Rail Competitive With Air Between Many U.S. Cities

Data from the Federal Railroad Administration shows that rail is competing well (and mostly winning) against air to claim market share in eight major city-pairs, many outside of the traditionally strong Northeast Corridor.

1 minute read

March 23, 2013, 1:00 PM PDT

By Jonathan Nettler @nettsj


Plane and Train

neighborhoods.org / Flickr

"Longer-distance intercity rail gets short shrift as a transportation mode in a lot of circles, often treated as more novelty than honest-to-god mobility solution," says Shane Phillips. "Air travel, on the other hand, is generally considered completely legitimate. In reality, even with relatively poor facilities by international standards--and massive federal investments in airport infrastructure--rail is competitive with air travel in much of the United States, and in some cases vastly more popular as this chart [from Amtrak] illustrates."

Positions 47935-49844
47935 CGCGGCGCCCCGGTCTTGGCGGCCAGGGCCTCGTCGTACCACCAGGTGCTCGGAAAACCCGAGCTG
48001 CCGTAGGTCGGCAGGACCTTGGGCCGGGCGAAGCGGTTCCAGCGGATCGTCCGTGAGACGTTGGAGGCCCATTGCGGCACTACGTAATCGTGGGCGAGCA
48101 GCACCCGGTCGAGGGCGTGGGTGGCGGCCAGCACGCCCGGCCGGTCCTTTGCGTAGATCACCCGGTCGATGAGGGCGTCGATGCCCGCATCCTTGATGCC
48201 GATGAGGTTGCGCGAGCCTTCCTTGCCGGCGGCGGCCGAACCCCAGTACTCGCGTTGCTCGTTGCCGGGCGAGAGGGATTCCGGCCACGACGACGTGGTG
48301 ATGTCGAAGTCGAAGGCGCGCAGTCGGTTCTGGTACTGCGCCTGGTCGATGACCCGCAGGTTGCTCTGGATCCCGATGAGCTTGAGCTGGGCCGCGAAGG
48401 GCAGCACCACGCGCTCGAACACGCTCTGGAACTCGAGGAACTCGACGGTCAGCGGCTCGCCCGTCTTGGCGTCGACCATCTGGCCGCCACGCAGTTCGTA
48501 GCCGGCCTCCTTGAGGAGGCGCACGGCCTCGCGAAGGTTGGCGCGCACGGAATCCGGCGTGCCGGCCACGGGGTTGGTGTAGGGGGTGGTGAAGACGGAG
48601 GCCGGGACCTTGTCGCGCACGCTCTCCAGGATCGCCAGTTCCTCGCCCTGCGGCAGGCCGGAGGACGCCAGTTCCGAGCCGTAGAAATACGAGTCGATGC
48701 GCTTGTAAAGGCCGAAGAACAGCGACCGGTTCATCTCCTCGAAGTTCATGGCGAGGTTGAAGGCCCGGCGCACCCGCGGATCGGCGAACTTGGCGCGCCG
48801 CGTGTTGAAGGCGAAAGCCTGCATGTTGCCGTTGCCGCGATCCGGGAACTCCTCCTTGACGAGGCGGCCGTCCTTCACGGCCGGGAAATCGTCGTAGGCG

Phillips goes on to explain why this state of affairs is actually good for both Amtrak and airlines, and helps make the case for investment in High-Speed Rail.

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